Birds get injured. My poultry has largely been wonderfully healthy, but soon after moving them to their new coop, I noticed several of the hens had “bumble-foot”. Bumble-foot is a staph infection that has entered the foot through any cut or wound — commonly, a thorn stuck in the foot allows the infection to enter. In the case of my birds, I was initially stumped since we have no thorns here, but after doing a little research I realized the problem: the roosts were too high. Knowing that birds like to roost as high as they can get, I had built a ladder style roost, with roosts at 2′, 4′ and 6′ levels. Naturally, they all wanted to be on the 6′ roost so there was much bickering at night. The real problem though, was that in the morning, instead of stepping down, they would jump — there not being room to truly “fly” — down from the 6′ roost, and the impact of the repeated landings was the likely cause of the bumble-foot.
I reworked the roosts immediately and haven’t had any new cases since.
The typical presentation is a black disk on the bottom of the foot.
As innocuous as this looks, it is the “scab” that hides a much larger infection growing up into the foot. In birds, pus is not liquid as it is in humans, but solid matter that continues to grow as the infection spreads. Surgery is the recommended treatment. Unfortunately, few vets have poultry experience and, being livestock rather than pets, most chickens have to make do with home remedies. In the case of bumble-foot, this means performing “surgery” without the benefit of anesthesia. Needless to say, I was less than enthusiastic about this prospect, but it had to be done.
Some of the hens had the black disk but no swelling or limp, and were eating, drinking and laying eggs, so I decided to take a “wait and see” approach with them. I thought it possible (though unlikely) the hen might resolve the issue on her own and didn’t want to put a bird through the trauma of surgery unnecessarily. However the foot of one had started to swell and she had a pronounced limp. This I had to deal with, so one spring afternoon I gathered my supplies and prepared for surgery.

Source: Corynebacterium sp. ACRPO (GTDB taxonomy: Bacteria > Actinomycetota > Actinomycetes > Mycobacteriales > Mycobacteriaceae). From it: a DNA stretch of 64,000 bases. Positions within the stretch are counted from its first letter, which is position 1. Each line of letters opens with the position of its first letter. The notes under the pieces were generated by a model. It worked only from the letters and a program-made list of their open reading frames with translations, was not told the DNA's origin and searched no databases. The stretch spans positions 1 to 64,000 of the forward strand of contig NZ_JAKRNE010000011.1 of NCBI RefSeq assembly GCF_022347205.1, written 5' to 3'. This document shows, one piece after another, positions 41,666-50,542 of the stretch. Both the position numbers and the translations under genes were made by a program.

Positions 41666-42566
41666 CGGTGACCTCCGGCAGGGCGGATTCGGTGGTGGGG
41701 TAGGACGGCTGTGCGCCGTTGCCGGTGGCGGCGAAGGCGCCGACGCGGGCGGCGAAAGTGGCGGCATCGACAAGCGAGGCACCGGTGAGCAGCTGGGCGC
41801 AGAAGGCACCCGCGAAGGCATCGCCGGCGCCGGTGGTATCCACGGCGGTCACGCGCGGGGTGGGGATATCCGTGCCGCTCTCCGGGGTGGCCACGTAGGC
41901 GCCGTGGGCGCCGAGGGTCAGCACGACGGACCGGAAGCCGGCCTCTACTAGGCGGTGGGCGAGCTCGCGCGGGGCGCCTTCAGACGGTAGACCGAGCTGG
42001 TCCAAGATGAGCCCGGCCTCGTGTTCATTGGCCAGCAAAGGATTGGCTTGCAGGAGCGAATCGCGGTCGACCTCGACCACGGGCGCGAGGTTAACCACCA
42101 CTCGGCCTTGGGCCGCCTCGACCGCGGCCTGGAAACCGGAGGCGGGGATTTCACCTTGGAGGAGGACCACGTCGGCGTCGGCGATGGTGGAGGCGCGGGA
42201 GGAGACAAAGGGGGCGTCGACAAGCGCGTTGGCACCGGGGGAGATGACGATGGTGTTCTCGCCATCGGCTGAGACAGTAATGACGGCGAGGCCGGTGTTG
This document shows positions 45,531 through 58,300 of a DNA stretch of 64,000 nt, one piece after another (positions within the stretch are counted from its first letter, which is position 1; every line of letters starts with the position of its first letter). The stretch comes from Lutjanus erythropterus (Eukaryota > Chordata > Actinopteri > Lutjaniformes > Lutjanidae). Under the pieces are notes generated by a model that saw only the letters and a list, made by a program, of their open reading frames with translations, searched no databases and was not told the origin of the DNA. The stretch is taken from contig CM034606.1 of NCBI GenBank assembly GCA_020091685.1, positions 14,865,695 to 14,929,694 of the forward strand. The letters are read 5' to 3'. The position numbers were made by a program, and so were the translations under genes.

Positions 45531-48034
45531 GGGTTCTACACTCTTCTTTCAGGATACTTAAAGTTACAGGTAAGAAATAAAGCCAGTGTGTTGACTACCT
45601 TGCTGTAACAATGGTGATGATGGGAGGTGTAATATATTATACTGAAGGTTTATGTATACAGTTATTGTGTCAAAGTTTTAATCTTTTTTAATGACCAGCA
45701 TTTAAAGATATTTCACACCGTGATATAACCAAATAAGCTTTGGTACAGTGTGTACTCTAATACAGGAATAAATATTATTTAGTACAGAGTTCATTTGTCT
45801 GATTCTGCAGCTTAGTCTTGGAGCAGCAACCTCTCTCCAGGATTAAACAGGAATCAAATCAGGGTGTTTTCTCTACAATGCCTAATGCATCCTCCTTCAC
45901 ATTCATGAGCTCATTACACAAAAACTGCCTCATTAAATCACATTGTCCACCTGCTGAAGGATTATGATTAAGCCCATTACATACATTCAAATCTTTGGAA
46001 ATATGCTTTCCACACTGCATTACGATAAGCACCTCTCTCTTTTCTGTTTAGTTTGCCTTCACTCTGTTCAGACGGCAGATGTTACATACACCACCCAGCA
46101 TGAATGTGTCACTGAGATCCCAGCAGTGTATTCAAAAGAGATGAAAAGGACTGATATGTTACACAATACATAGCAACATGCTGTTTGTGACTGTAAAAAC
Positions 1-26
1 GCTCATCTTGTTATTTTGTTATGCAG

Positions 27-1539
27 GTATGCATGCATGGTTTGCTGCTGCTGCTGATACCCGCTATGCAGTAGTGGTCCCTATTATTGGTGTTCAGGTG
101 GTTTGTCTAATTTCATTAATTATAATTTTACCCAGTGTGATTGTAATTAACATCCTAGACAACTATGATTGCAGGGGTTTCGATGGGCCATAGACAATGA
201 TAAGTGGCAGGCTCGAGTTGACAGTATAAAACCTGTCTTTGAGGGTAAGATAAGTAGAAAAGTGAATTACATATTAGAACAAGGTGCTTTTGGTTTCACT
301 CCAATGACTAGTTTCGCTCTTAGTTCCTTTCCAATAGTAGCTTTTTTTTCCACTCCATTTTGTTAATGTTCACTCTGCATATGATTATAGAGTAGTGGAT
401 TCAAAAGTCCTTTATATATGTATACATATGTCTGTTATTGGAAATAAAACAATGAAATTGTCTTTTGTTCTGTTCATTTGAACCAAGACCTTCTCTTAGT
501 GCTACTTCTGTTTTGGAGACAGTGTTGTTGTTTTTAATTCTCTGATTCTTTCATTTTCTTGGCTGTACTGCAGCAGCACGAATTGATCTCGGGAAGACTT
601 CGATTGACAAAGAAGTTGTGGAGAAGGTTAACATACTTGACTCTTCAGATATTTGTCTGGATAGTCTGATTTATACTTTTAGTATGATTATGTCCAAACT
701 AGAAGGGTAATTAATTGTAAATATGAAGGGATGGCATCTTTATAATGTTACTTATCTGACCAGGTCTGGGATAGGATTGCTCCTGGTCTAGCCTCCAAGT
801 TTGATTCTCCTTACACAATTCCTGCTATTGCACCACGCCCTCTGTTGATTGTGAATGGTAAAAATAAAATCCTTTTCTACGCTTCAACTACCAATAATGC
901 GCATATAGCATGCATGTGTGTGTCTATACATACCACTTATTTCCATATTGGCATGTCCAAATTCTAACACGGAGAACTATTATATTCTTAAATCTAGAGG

I started by dissolving epsom salts in hot water in the kitchen sink and then lowered the hen in. Fortunately she is a calm bird who found the hot water soothing and pleasant – she made no move to escape and instead stood there murmuring conversationally to me while she soaked for about 20 minutes.
Step two was to wrap the hen in a towel, partly to immobilize her, and partly I felt that covering her eyes was more likely to keep her calm. With SAB holding her still, I took an Exacto knife, dipped it in alcohol to sterilize it, then used it to cut around the perimeter of the black scab. Some infection came out with it, and I then dug to remove as much additional infection as I could find. When I couldn’t find any more, I packed the hole with triple antibiotic, wrapped the foot in vet wrap, and returned her to the coop.
Every other day I changed the dressing, each time hoping to see a reduction in the swelling. No such luck. The foot remained as swollen as ever, weeks after the surgery. At this point it was clear I had not removed all of the infection but I decided since she seemed happy and was still laying eggs regularly (a sign of health in a chicken), I wouldn’t put her through any more.
For months she hobbled around on that swollen foot, yet when I carried out kitchen scraps, she was the first to run to me and always got her fair share.
One day I noticed as she ran to me, that the limp was gone. Completely. She was running normally for the first time in a long time. I examined her and discovered the reason: the infection had migrated to the top of her foot; with no pain on the sole, she no longer needed to limp. This seemed like an improvement and yet….the wound was now very obvious on the top of her foot and I decided to make one last attempt at removing the infection. So, once again, I carried her to the kitchen and set her in the sink for an epsom salts bath. Once again, she seemed to enjoy this:
I was able to peel back the scab with a finger nail and easily see the rest of the infection underneath. Removing it was about like removing a splinter – it came out relatively easily, leaving another big hole in her foot. It was an impressive size:
Once again, I packed the hole with triple antibiotic, dressed it, then carried her outside the back door and set her on the grass. Her head bobbed to peck at something and she was off – foraging as though nothing unusual had happened to her that afternoon. The “surgery” without anesthesia did not seem to be traumatic to her at all!
The dressing stayed on until the wound was completely closed over (a few weeks) and she is today, as happy and healthy as ever. The other bumble-footed hens? All’s well; I never treated them and their bumbles never developed further.